BWW Interview: Christine Weems on '80s Music, All-Female Productions, and THE MERRY WIVES OF WINDSOR

BWW Interview: Christine Weems on '80s Music, All-Female Productions, and THE MERRY WIVES OF WINDSOR
Annie Wild and Renata Smith play Mistress Ford and Mistress Page in THE MERRY WIVES OF WINDSOR. Photo by Christine Weems.

Christine Weems, the director of Boiling Point Players' all-female production of THE MERRY WIVES OF WINDSOR, knows what she likes - comedy, '80s music, dance numbers, crazy fight scenes and fun costuming.

So guess where you can find them all.

Yes, in Weems' capable hands Shakespeare's 400-year-old farce gets a '50s-style makeover and a new soundtrack, featuring such '80s hits as Bananarama's "Venus," Survivor's "Eye of the Tiger" and Dead or Alive's "You Spin Me Round (Like a Record)." But the story, two women turning the tables on the creep who's trying to use them, stays the same.

"What I always tell people is, if you want to know me as a director and me as a person, come see one of my all-female Shakespeares," says Weems.

MERRY WIVES will be Weems' third all-female Shakespeare production for Boiling Point, and she says she knows "Shakespeare's not for everybody, and Shakespeare is not always accessible when you play it really true to form. So, what I try to do with Shakespeare is, I want to do the kind of Shakespeare show where even if you're not a Shakespeare fan (a) you can easily understand what's happening and (b) you have a lot of fun with it."

Weems likens Shakespeare's sometimes dense language to watching a foreign film without subtitles, which can create an uphill battle for the actors, who have to work all the more to convey what's being said through action and intonation. But, since many people aren't as familiar with MERRY WIVES as they are with, say, A MIDSUMMER NIGHT'S DREAM, which she helmed in 2016, she says it allows her "to play with a lot of the design elements a little more, to play with some of the characters a little bit more, and twist them into more of the archetypes that are more familiar to people."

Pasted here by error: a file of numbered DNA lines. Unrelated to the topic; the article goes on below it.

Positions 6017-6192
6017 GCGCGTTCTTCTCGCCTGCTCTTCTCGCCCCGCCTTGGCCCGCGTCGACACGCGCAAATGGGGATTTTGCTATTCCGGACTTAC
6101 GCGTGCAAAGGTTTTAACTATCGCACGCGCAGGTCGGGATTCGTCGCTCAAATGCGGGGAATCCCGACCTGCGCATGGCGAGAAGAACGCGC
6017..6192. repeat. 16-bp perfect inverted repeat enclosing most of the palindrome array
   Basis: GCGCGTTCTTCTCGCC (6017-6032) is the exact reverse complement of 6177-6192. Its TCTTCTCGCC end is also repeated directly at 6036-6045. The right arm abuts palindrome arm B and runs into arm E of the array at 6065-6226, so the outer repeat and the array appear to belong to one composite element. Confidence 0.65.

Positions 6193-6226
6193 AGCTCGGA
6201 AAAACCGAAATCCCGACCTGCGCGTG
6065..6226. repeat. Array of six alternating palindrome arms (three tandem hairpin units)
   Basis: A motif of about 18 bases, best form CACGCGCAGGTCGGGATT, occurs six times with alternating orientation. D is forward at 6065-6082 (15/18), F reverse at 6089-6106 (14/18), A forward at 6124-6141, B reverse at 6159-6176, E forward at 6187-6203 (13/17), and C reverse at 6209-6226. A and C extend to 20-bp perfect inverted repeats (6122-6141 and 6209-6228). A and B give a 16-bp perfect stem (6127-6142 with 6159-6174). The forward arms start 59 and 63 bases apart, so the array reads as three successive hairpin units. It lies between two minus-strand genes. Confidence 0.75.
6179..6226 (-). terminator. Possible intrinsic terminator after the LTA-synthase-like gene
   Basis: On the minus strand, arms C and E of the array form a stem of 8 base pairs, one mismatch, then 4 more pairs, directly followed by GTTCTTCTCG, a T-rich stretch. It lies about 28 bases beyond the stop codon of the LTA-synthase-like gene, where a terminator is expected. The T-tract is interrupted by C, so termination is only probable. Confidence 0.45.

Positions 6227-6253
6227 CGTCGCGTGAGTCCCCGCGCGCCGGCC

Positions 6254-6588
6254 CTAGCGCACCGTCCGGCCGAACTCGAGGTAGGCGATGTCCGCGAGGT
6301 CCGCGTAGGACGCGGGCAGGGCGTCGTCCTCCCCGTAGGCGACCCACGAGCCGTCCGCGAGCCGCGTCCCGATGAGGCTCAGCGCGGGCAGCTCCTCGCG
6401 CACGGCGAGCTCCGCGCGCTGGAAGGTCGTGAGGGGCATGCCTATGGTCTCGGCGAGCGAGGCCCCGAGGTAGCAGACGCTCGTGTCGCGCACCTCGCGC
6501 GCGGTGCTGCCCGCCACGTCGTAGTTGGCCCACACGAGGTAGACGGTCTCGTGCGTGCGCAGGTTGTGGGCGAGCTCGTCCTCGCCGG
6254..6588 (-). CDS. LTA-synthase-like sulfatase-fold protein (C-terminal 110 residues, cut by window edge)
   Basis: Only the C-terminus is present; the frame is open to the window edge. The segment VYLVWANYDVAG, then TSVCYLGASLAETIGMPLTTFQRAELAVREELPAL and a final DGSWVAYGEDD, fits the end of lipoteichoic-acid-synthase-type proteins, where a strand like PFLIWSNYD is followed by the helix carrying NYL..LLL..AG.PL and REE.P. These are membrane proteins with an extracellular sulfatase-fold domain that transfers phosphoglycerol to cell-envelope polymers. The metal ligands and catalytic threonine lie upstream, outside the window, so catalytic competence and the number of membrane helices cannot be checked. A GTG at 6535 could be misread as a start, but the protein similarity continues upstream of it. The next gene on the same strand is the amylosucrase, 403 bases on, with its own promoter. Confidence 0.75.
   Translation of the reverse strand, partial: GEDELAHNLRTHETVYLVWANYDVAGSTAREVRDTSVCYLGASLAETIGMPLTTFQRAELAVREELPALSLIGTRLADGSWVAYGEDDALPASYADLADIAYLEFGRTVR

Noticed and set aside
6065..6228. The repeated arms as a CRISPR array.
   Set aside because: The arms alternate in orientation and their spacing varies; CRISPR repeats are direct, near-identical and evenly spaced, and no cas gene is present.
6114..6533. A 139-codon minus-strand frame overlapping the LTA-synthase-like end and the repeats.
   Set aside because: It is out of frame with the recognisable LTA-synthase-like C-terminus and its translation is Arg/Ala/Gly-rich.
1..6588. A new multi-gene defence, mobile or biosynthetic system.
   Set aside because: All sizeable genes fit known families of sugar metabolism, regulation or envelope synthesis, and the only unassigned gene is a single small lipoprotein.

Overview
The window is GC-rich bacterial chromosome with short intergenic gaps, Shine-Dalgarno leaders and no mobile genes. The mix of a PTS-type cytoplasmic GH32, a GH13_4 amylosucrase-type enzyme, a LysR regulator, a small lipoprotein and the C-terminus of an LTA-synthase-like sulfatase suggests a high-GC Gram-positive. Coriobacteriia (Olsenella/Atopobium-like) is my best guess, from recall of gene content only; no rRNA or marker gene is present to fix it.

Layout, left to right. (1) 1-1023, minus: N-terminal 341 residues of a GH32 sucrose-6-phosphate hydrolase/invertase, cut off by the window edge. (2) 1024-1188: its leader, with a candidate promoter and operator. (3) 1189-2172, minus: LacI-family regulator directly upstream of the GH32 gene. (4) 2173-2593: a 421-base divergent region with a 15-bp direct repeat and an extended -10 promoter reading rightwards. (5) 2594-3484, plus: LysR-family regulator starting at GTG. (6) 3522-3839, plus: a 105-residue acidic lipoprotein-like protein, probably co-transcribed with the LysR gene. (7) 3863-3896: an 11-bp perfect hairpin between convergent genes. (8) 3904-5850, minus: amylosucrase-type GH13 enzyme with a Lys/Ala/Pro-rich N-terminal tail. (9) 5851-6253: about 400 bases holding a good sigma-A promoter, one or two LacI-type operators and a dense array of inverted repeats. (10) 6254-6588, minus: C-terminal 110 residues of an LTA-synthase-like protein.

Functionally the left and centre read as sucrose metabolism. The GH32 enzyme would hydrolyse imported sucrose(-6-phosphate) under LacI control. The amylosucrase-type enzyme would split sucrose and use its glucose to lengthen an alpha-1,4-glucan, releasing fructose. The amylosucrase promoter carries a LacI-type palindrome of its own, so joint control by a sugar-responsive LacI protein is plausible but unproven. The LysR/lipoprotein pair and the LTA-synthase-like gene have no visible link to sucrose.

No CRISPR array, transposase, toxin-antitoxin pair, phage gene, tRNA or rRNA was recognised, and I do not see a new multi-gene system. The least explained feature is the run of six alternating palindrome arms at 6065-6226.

Since the set and costuming are inspired by the '50s, Weems says they will ground the characters in '50s archetypes, like the traditional housewife or the prototypical James Dean-ian teenager. To be clear, though, Shakespeare's words aren't changing.

"My husband's a playwright, so I understand how sacred words are - even if they've been dead 400 years," laughs Weems.

Weems and Boiling Point are also playing with another aspect from long ago though, she says, they're flipping it on its ear.

"The same way men used to play all the parts and would play women, so the women are playing men," says Weems, adding that seeing a woman play a part like Falstaff, in all his arrogant, fat-suited glory, really amps up the farcical nature of the play. But Weems is quick to point out how difficult it is, and how hard her actors have worked, to capture the specificity necessary to pull off such a gender switch, so that "when the women are playing men, they're playing men."

"Quite candidly, all the women, from the early stages of rehearsal, they all put a sock in their pants," says Weems. "We spend a lot of time in rehearsals talking about the way men walk, the way men act, the gestures that men do, so that you get lost in the fact that of this cast of 17 women, 14 of them are playing the parts of men."

Weems is confident that audience members will become so engrossed in the different characters and the way the story is being told, that this particular element will just become incidental.

"The show is all the things that I like, that I think are a lot fun, and I just hope that the audience comes along on this ride with me," says Weems. "It's a fun ride, and if we've done it right people will lose the fact that they're watching women being men."

After all, Weems adds, "If you're the kind of person who would come and enjoy an all-female Shakespeare, I also think that you would enjoy and appreciate the kitschiness of dance numbers to 80's music and random fencing fights."

William Shakespeare's THE MERRY WIVES OF WINDSOR - An All-Female Version runs from March 8 through 24 at Queensbury Theatre, 12777 Queensbury. For more information, visit $15 to $20.

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From This Author Natalie de la Garza

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